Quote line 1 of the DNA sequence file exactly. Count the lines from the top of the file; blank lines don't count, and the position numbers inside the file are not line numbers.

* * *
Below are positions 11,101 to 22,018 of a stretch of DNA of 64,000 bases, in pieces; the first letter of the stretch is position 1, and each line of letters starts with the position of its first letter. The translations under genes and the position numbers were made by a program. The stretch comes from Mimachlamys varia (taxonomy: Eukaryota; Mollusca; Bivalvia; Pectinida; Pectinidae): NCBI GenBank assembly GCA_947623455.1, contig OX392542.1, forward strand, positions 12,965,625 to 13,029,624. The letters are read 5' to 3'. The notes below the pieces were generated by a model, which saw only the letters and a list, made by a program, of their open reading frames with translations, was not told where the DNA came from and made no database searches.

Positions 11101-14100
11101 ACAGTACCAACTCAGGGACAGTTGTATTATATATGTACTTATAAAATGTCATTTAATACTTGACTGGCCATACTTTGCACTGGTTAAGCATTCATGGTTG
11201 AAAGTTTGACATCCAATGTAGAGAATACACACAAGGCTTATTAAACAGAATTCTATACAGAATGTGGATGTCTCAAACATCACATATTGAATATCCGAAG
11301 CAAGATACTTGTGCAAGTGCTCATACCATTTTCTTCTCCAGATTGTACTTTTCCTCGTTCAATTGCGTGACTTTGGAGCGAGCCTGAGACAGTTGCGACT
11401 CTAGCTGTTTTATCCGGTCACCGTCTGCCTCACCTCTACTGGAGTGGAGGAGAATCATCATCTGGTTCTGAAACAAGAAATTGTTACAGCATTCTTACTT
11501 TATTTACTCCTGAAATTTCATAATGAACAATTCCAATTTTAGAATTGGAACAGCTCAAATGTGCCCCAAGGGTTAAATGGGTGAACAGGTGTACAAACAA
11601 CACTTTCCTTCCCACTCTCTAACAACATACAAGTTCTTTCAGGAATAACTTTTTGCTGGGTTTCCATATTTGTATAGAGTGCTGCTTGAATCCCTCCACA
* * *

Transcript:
Below are positions 11,101 to 22,018 of a stretch of DNA of 64,000 bases, in pieces; the first letter of the stretch is position 1, and each line of letters starts with the position of its first letter. The translations under genes and the position numbers were made by a program. The stretch comes from Mimachlamys varia (taxonomy: Eukaryota; Mollusca; Bivalvia; Pectinida; Pectinidae): NCBI GenBank assembly GCA_947623455.1, contig OX392542.1, forward strand, positions 12,965,625 to 13,029,624. The letters are read 5' to 3'. The notes below the pieces were generated by a model, which saw only the letters and a list, made by a program, of their open reading frames with translations, was not told where the DNA came from and made no database searches.